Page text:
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US China Trade Imbalance (Part III)

 

If so many Americans have benefited from China's huge trade surplus, why are critics still blaming China for the huge trade imbalance with the U.S.?

us trade balance 3Displaced American Workers: Because there is one big and politically powerful group of Americans that have been negatively impacted in China's trade surplus: American workers who have lost their jobs as a direct result of American companies relocating or outsourcing to China. The United States has lost 3.4 million manufacturing jobs lost since 1998, of which the AFL-CIO estimates about 1.3 million were tied to China. While many economists believe that on balance the low-cost of Chinese-made goods outweighs the loss of American manufacturing jobs, the difficulty is that the benefits of outsourcing (cheaper goods) are more widely distributed, while the negative toll, which although very real for those out of work, is more sector and region-specific, and tends to affect select groups of U.S. workers. These workers can often and do form a strong political bloc to apply pressure on politicians, or are often in "swing states" such as Pennsylvania, Michigan and Ohio that are important to politicians' electoral success. For these displaced workers and politicians, blaming China can be easier than blaming the companies that chose to move their operations to China, and from whom they may be buying cheap goods from at the same time!

Easier than Addressing Domestic Problems: For politicians, blaming China, with its large trade surplus and consistently high growth rates around 10% a year, is easier to do than to address the underlying systemic causes for job loss and to look for ways in which the United States might be more competitive. For example, experts fear that America's global competitiveness may already be undermined by the erosion of its education system, especially in the maths and sciences.

Chinese Government's Response

Reduced Incentives for Exporters: After years of complaints from the U.S. and other countries about its growing trade surplus, China has removed or reduced tax rebates on hundreds of items for export including toys, clothing, wood, leather and other goods, which is effectively a tax on these exports, making them more expensive. At the same time, the Chinese say that they cannot be blamed for American's voracious appetite for inexpensive goods.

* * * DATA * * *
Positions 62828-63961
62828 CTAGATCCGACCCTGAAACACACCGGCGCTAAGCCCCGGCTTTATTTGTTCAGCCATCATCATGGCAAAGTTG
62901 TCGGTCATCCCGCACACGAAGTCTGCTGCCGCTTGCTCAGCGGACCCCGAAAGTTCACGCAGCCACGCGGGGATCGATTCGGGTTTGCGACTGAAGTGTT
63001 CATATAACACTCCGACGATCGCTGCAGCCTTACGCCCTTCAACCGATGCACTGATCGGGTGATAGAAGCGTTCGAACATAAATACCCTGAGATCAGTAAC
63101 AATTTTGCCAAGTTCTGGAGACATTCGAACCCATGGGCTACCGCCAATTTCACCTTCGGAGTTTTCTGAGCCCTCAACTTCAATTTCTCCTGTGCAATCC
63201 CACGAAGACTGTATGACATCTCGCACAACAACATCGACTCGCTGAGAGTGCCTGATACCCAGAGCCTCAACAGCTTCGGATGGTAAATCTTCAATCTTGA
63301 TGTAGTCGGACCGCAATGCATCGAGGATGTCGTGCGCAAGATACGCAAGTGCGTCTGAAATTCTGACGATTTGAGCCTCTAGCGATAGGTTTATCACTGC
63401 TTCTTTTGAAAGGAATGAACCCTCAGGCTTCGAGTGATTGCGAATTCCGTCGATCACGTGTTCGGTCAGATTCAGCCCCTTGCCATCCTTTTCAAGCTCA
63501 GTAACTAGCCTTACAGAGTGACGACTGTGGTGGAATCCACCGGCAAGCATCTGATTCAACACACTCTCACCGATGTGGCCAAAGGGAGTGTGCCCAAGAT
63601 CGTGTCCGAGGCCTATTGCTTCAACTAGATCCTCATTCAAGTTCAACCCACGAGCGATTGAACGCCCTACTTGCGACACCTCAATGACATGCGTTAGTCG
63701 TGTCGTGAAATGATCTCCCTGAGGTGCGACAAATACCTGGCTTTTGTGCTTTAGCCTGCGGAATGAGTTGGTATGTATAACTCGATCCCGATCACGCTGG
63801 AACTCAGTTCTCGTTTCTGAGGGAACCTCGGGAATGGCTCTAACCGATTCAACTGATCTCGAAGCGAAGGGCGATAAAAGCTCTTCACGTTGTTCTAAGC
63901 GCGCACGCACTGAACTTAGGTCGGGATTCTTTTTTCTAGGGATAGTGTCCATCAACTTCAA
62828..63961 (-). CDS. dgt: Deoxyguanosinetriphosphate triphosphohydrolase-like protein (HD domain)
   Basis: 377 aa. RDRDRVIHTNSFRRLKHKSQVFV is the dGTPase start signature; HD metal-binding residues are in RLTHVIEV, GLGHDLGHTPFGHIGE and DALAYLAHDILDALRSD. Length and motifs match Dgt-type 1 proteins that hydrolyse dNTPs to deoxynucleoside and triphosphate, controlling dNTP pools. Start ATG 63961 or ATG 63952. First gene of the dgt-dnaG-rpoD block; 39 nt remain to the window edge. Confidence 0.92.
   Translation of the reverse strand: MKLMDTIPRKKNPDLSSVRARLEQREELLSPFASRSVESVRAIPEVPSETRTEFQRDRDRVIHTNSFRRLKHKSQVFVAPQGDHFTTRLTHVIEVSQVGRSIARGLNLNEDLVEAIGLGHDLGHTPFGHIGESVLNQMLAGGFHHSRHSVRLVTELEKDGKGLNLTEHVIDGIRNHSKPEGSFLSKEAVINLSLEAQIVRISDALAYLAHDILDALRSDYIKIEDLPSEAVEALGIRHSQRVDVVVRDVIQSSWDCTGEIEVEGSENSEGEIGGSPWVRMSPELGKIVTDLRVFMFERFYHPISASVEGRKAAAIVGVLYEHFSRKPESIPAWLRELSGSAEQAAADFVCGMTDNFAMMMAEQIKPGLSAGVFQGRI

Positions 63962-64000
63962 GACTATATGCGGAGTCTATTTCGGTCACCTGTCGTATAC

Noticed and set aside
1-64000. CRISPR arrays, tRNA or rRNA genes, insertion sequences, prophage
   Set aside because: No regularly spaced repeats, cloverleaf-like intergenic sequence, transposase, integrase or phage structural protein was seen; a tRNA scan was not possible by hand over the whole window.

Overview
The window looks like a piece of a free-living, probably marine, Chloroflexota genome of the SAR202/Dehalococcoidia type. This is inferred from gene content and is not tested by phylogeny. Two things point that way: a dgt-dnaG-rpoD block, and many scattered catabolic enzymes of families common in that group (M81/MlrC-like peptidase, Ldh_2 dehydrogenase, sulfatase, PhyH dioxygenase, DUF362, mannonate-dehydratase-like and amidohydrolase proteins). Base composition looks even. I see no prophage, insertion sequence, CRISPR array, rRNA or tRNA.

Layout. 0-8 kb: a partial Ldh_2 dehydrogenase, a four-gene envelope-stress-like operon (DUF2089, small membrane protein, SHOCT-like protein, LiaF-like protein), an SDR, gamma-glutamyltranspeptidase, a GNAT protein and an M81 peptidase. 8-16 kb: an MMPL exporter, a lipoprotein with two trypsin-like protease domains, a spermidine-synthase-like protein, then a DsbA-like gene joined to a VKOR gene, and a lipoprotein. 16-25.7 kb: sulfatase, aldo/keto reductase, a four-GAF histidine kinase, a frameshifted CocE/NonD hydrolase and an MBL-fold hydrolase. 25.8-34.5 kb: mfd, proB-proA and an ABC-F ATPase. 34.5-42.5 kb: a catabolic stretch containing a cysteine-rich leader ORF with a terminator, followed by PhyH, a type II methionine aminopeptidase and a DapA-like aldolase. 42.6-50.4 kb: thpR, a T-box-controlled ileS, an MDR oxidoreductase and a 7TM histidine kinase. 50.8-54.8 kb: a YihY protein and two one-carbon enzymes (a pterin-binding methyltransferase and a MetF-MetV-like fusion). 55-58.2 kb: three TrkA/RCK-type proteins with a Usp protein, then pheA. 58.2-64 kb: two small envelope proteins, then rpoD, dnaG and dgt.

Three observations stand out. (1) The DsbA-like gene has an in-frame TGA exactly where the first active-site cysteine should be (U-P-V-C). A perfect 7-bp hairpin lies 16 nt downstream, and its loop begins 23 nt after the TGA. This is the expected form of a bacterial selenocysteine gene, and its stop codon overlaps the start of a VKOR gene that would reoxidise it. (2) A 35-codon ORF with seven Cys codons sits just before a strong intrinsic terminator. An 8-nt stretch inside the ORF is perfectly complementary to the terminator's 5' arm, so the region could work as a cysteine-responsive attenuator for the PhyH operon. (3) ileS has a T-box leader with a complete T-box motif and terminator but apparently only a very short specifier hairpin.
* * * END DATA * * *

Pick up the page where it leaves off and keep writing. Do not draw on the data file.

Looking Ahead

Decrease of China Exports: As of mid-2008, as the United States appears be heading into, if it isn't already in, some kind of recession, demand for Chinese exports will likely decrease. In China, a confluence of factors (including high domestic inflation, more stringent labor laws, the scrapping of export tax rebates, and the stronger value of the yuan) has led to an increase in the cost of doing business in China. Whether and how much those rising costs are passed onto American consumers will likely vary as given today's long and complex supply chains, there are a number of places along the way where Chinese manufacturers and/or the American importers/companies can take on more of the financial burden by cutting into their own profit margins in order to maintain market share. Assuming some increased cost is passed on to American consumers, expect the number of exports from China to the U.S. to decrease as recession-hit Americans reduce their consumption, all of which will certainly lead to some reduction in the trade imbalance (assuming U.S. exports to China remains more or less at the same level).

In the end, the only significant way in which the U.S. trade deficit with China, and with the rest of the world, will decrease is if the U.S. consumes less. Americans' low savings rate means that even if the yuan were to rise appreciably, the U.S. trade deficit will just shift to other countries.

The Battle over Free Trade: It is commonly accepted that most economists, including the many experts cited in these pages, are advocates of free trade. Economists at the Institute for International Economics and the Center for Strategic and International Studies, for example, argue that over the last 60 years, the U.S. economy is "about a $1 trillion per year richer as a result of the expansion of international trade...and could gain another $500 billion annually if the world were to move to totally free trade." There would, however, also be losses of around $50 billion per year in the form of lost jobs, and lower wages for some. It is likely that most of these same economists advocating for free trade are highly skilled and will not have to worry about losing their jobs to another economist in China or India. But for the majority of American workers, the pain of job losses is very real. Little wonder, then, that there is much ambivalence in the U.S. about free trade, as is reflected in the fact that major trade legislation in Congress in the last decade has had about equal numbers of supporters and detractors. For better or worse, China has become the face of globalization, and rightly or wrongly, has become an easy target for many Americans' anxieties. Ultimately, politicians need to know that the attitude of Americans towards global trade will depend in large part on the degree to which the U.S. can provide the proper education and (re)training programs to move displaced workers into new jobs that can take advantage of globalization.

Growing Interdependencep

American politicians arguing for tariffs on China exports or worse, an outright ban on certain products, will hurt not only American consumers, but also many American businesses with operations in China. This could in turn lead to greater unemployment back home as these same affected American businesses start to lay off workers here. Also hurt will be Americans who may be shareholders in any of these businesses.